Your top New York fishing license options

It may surprise some anglers, but there are some fantastic options for New York fishing trips. The New York government website states that the state has “more than 7,500 lakes and ponds, 70,000 miles of rivers and streams, and hundreds of miles of coastline.” Your first step to fishing in New York is to obtain a New York fishing license.

For those concerned about how to get a fishing license, one option for a NY fishing license is to purchase an Empire Pass. This gives you access to all 180 New York State Parks annually. Once you’ve narrowed down which park to visit, additional permits may be required depending on what the park has to offer. For example, at Robert Moses State Park on Long Island, you can get your 4WD vehicle on the beach to access fish for bluefish, or you can moor your boat.

Purchase a standard New York fishing license to keep your options open. This can be done online as long as you have a driver’s license and a computer printer that can be printed out immediately. For residents aged 16 to 69, the cost of a NY fishing license is $ 25, while non-residents can fish for $ 50 year-round. If you’re only there for a short time, temporary New York fishing licenses start at $ 10 / day. After you start casting in New York, you may just want to get a lifetime New York fishing license.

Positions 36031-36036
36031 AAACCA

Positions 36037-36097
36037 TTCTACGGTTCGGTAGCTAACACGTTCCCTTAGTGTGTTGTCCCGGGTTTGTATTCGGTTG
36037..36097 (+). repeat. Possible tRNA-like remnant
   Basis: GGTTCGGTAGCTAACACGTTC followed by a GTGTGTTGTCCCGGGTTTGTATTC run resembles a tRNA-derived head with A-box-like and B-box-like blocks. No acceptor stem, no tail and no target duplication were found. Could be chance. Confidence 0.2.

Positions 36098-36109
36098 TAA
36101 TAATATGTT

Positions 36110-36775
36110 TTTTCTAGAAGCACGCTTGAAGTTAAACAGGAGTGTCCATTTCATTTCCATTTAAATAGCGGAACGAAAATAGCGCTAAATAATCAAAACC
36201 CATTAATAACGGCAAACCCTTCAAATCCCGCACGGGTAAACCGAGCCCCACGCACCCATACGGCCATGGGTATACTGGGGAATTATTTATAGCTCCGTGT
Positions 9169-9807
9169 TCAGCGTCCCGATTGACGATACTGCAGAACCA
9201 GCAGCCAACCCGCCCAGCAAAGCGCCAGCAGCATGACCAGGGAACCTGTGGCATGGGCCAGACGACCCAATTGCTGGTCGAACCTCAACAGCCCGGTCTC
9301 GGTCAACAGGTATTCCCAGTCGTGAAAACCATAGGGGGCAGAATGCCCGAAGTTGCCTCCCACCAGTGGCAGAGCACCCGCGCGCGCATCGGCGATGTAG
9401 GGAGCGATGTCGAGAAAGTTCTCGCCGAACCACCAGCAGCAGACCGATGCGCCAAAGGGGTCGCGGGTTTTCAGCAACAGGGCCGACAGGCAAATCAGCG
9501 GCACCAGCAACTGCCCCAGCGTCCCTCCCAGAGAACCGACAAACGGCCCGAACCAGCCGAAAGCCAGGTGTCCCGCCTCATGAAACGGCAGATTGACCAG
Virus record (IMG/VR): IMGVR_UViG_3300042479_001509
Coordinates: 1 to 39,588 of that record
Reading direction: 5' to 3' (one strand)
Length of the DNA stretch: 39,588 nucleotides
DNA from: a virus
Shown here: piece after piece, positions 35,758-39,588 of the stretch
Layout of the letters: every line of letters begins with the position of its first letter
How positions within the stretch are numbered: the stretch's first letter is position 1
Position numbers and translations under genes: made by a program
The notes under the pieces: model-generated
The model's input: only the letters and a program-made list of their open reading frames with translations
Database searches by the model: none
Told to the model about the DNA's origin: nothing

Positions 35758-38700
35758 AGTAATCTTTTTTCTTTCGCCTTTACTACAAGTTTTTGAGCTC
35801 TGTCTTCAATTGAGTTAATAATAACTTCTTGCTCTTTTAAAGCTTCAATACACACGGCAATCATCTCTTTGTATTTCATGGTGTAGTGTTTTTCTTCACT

Whether you’re fishing for salmon or trout, loading a cooler of crappie and bluegill fillets, or hunting for striped bass on the shoreline, New York has a great variety of fishing options. Once you’ve checked the fishing season dates and planned your adventure, “land” your New York fishing license so you can land some fish!

Andy Whitcomb

Andy is an outdoor writer (http://www.justkeepreeling.com/) and stressed-out dad has contributed over 380 blogs to takemefishing.org since 2011. Born in Florida but raised on the banks of farm ponds in Oklahoma, he now hunts pike, small bass and steelhead in Pennsylvania. After graduating with a degree in zoology from OSU, he worked in fish hatcheries and as a fisheries research technician at OSU, in the US state of Iowa and the US state of Michigan.

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